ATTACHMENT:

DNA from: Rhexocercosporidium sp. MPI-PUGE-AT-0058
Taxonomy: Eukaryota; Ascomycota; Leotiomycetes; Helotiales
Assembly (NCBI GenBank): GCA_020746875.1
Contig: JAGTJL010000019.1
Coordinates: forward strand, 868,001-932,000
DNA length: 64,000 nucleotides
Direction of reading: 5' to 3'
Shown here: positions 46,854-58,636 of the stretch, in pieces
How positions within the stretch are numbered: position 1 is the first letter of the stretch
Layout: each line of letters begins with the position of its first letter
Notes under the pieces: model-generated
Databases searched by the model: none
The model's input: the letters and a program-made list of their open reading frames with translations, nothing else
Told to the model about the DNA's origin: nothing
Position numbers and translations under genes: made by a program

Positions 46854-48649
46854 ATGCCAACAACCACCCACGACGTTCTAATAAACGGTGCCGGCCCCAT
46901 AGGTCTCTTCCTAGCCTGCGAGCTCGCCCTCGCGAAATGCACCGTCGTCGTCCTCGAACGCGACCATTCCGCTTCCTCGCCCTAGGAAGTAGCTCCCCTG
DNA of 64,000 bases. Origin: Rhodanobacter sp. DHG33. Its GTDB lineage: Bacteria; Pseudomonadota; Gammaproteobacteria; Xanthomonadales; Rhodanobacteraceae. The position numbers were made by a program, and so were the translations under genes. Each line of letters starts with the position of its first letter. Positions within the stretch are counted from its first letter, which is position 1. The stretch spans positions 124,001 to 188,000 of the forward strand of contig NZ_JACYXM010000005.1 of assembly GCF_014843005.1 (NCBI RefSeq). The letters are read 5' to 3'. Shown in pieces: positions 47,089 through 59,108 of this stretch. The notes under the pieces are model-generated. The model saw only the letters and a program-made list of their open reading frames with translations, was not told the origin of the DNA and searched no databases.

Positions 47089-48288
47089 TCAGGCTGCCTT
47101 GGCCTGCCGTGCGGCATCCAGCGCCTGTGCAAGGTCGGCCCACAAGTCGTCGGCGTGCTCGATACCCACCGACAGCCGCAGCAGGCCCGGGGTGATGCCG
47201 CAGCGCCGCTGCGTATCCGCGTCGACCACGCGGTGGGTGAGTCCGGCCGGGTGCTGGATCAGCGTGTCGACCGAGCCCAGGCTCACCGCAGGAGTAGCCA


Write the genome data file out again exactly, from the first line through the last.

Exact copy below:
DNA from: Rhexocercosporidium sp. MPI-PUGE-AT-0058
Taxonomy: Eukaryota; Ascomycota; Leotiomycetes; Helotiales
Assembly (NCBI GenBank): GCA_020746875.1
Contig: JAGTJL010000019.1
Coordinates: forward strand, 868,001-932,000
DNA length: 64,000 nucleotides
Direction of reading: 5' to 3'
Shown here: positions 46,854-58,636 of the stretch, in pieces
How positions within the stretch are numbered: position 1 is the first letter of the stretch
Layout: each line of letters begins with the position of its first letter
Notes under the pieces: model-generated
Databases searched by the model: none
The model's input: the letters and a program-made list of their open reading frames with translations, nothing else
Told to the model about the DNA's origin: nothing
Position numbers and translations under genes: made by a program

Positions 46854-48649
46854 ATGCCAACAACCACCCACGACGTTCTAATAAACGGTGCCGGCCCCAT
46901 AGGTCTCTTCCTAGCCTGCGAGCTCGCCCTCGCGAAATGCACCGTCGTCGTCCTCGAACGCGACCATTCCGCTTCCTCGCCCTAGGAAGTAGCTCCCCTG
DNA of 64,000 bases. Origin: Rhodanobacter sp. DHG33. Its GTDB lineage: Bacteria; Pseudomonadota; Gammaproteobacteria; Xanthomonadales; Rhodanobacteraceae. The position numbers were made by a program, and so were the translations under genes. Each line of letters starts with the position of its first letter. Positions within the stretch are counted from its first letter, which is position 1. The stretch spans positions 124,001 to 188,000 of the forward strand of contig NZ_JACYXM010000005.1 of assembly GCF_014843005.1 (NCBI RefSeq). The letters are read 5' to 3'. Shown in pieces: positions 47,089 through 59,108 of this stretch. The notes under the pieces are model-generated. The model saw only the letters and a program-made list of their open reading frames with translations, was not told the origin of the DNA and searched no databases.

Positions 47089-48288
47089 TCAGGCTGCCTT
47101 GGCCTGCCGTGCGGCATCCAGCGCCTGTGCAAGGTCGGCCCACAAGTCGTCGGCGTGCTCGATACCCACCGACAGCCGCAGCAGGCCCGGGGTGATGCCG
47201 CAGCGCCGCTGCGTATCCGCGTCGACCACGCGGTGGGTGAGTCCGGCCGGGTGCTGGATCAGCGTGTCGACCGAGCCCAGGCTCACCGCAGGAGTAGCCA